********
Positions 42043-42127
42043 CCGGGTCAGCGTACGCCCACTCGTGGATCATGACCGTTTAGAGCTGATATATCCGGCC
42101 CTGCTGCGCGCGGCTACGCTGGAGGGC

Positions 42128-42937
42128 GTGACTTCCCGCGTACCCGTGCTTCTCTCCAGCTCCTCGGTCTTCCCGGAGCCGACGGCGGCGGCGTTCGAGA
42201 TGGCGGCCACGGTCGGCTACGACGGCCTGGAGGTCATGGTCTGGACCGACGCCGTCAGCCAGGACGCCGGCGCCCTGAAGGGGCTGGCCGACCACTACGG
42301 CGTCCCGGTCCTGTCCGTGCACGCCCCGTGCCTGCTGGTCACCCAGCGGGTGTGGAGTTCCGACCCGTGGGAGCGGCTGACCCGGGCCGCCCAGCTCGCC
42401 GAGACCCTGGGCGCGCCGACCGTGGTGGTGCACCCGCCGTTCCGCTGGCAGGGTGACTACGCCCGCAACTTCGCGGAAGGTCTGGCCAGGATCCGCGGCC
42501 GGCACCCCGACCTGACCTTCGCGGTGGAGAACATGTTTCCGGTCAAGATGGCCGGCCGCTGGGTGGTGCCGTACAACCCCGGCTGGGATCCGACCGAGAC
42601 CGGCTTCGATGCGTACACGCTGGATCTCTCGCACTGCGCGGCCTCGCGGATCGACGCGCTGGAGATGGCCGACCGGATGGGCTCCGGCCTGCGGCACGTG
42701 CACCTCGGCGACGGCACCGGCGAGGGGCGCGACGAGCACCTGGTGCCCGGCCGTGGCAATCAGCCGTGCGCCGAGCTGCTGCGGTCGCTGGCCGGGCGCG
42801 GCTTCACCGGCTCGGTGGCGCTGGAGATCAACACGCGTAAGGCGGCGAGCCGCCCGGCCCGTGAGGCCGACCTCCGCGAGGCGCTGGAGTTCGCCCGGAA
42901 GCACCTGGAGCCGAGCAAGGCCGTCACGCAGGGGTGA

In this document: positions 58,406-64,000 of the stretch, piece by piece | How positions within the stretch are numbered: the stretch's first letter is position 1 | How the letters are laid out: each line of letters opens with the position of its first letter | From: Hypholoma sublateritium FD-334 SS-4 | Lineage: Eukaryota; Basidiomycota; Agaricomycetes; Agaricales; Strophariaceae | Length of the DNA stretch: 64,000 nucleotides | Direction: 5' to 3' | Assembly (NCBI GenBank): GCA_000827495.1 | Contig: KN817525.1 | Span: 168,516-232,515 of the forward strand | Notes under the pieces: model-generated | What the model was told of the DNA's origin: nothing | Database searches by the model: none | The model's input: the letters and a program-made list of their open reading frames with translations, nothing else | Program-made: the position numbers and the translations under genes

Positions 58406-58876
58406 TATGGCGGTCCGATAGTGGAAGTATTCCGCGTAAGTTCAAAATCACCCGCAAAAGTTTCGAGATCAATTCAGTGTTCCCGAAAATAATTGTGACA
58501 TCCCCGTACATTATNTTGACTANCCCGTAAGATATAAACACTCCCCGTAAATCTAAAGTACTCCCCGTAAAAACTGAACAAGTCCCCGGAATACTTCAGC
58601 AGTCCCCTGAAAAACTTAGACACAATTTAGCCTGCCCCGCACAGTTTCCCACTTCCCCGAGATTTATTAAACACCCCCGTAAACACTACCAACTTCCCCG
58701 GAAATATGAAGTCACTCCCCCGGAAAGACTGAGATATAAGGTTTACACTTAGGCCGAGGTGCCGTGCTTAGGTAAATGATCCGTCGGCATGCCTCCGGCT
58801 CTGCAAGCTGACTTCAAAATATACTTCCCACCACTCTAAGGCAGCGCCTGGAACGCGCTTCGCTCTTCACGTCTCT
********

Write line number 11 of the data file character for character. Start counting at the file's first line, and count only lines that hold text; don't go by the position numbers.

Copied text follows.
42701 CACCTCGGCGACGGCACCGGCGAGGGGCGCGACGAGCACCTGGTGCCCGGCCGTGGCAATCAGCCGTGCGCCGAGCTGCTGCGGTCGCTGGCCGGGCGCG